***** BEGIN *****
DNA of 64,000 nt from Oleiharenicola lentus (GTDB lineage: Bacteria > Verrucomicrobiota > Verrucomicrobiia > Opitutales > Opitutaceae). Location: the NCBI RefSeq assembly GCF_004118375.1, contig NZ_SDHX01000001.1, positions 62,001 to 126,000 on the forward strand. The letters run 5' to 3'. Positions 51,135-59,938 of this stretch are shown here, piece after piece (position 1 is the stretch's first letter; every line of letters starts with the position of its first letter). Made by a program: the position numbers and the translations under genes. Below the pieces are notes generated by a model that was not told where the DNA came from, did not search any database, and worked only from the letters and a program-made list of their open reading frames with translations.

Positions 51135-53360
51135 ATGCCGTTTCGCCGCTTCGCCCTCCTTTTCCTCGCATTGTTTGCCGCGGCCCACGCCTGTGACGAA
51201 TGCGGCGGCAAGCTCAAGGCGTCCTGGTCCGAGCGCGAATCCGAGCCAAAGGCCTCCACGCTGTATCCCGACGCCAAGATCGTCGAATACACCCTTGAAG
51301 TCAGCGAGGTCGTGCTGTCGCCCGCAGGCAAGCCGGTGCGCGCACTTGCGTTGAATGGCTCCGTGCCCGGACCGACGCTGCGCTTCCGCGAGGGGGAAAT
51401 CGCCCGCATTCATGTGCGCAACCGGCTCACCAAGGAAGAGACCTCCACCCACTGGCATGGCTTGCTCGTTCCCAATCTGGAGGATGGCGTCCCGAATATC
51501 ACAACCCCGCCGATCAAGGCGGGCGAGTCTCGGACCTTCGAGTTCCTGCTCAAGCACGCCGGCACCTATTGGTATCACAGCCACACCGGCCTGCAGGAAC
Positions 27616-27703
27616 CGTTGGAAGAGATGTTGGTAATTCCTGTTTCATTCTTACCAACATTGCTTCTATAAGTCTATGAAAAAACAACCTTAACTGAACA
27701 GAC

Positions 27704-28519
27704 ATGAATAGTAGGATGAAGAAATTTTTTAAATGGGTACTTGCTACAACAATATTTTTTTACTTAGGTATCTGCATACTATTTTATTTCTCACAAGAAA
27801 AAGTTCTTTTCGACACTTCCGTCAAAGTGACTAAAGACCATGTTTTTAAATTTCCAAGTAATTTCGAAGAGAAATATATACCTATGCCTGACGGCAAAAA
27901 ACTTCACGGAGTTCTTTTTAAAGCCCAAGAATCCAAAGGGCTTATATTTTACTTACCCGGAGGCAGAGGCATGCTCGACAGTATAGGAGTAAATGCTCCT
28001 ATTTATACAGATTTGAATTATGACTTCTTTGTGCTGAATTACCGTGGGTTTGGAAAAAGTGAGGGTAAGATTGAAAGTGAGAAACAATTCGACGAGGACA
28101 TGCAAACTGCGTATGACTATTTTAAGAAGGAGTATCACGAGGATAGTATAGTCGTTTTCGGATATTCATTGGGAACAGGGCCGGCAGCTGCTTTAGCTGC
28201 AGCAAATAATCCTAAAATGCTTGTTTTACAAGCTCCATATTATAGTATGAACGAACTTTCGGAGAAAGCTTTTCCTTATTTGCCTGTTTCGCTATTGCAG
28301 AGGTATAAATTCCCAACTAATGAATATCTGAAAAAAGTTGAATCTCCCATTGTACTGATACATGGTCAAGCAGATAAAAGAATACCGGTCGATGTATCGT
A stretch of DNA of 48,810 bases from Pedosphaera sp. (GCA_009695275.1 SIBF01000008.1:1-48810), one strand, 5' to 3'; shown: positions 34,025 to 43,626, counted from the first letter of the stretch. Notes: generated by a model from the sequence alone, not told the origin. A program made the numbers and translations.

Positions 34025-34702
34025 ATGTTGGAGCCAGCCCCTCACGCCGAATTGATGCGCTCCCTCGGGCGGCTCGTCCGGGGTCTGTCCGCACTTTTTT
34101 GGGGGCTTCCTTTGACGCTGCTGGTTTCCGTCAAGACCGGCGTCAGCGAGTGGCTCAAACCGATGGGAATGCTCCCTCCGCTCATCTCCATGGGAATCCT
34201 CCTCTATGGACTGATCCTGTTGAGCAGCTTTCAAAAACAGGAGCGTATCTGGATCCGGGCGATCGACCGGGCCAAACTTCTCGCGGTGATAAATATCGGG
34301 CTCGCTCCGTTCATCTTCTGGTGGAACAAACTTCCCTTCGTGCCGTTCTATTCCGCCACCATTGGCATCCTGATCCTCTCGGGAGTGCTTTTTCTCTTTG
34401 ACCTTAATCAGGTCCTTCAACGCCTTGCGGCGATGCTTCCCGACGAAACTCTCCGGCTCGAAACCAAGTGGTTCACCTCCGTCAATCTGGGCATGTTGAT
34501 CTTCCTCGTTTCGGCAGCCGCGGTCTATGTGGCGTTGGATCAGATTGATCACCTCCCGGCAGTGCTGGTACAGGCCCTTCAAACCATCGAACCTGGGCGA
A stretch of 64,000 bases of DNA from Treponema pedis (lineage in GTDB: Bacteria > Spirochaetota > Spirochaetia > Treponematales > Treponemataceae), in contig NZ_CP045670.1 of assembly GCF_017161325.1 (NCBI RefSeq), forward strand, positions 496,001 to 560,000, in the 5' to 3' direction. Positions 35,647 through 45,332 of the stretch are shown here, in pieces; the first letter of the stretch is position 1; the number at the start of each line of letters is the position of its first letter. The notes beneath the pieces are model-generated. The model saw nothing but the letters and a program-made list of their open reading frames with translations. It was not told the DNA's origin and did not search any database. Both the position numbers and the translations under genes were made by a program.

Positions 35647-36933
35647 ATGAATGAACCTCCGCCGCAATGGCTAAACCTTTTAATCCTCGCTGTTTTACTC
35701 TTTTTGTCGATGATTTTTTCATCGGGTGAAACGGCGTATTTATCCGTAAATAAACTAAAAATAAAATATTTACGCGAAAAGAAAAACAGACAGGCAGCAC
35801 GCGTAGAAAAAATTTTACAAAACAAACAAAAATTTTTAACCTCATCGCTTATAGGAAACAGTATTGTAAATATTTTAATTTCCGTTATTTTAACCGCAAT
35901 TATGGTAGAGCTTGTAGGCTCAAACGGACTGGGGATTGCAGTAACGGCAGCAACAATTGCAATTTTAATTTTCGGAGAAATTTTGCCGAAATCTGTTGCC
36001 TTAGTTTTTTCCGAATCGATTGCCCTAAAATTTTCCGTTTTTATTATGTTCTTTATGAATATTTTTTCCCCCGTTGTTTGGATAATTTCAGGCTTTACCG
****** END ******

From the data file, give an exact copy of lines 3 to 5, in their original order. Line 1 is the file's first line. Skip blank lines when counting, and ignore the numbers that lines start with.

51135 ATGCCGTTTCGCCGCTTCGCCCTCCTTTTCCTCGCATTGTTTGCCGCGGCCCACGCCTGTGACGAA
51201 TGCGGCGGCAAGCTCAAGGCGTCCTGGTCCGAGCGCGAATCCGAGCCAAAGGCCTCCACGCTGTATCCCGACGCCAAGATCGTCGAATACACCCTTGAAG
51301 TCAGCGAGGTCGTGCTGTCGCCCGCAGGCAAGCCGGTGCGCGCACTTGCGTTGAATGGCTCCGTGCCCGGACCGACGCTGCGCTTCCGCGAGGGGGAAAT